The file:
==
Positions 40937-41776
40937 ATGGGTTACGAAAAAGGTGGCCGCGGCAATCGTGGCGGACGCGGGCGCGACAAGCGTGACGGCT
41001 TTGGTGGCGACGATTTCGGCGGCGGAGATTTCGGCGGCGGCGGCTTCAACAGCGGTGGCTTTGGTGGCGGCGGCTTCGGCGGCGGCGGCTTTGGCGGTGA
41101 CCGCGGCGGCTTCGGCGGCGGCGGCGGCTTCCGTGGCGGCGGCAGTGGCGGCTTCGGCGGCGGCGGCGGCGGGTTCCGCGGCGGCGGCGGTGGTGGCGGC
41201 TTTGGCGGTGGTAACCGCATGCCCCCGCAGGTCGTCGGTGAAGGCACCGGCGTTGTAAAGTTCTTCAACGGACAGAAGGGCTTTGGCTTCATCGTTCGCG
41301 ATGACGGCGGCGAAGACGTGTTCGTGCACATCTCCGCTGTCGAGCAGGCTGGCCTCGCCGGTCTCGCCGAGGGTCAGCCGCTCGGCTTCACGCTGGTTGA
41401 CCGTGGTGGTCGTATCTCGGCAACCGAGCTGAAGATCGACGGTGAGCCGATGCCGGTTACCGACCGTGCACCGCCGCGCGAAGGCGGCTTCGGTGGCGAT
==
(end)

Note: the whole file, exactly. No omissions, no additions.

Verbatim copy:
Positions 40937-41776
40937 ATGGGTTACGAAAAAGGTGGCCGCGGCAATCGTGGCGGACGCGGGCGCGACAAGCGTGACGGCT
41001 TTGGTGGCGACGATTTCGGCGGCGGAGATTTCGGCGGCGGCGGCTTCAACAGCGGTGGCTTTGGTGGCGGCGGCTTCGGCGGCGGCGGCTTTGGCGGTGA
41101 CCGCGGCGGCTTCGGCGGCGGCGGCGGCTTCCGTGGCGGCGGCAGTGGCGGCTTCGGCGGCGGCGGCGGCGGGTTCCGCGGCGGCGGCGGTGGTGGCGGC
41201 TTTGGCGGTGGTAACCGCATGCCCCCGCAGGTCGTCGGTGAAGGCACCGGCGTTGTAAAGTTCTTCAACGGACAGAAGGGCTTTGGCTTCATCGTTCGCG
41301 ATGACGGCGGCGAAGACGTGTTCGTGCACATCTCCGCTGTCGAGCAGGCTGGCCTCGCCGGTCTCGCCGAGGGTCAGCCGCTCGGCTTCACGCTGGTTGA
41401 CCGTGGTGGTCGTATCTCGGCAACCGAGCTGAAGATCGACGGTGAGCCGATGCCGGTTACCGACCGTGCACCGCCGCGCGAAGGCGGCTTCGGTGGCGAT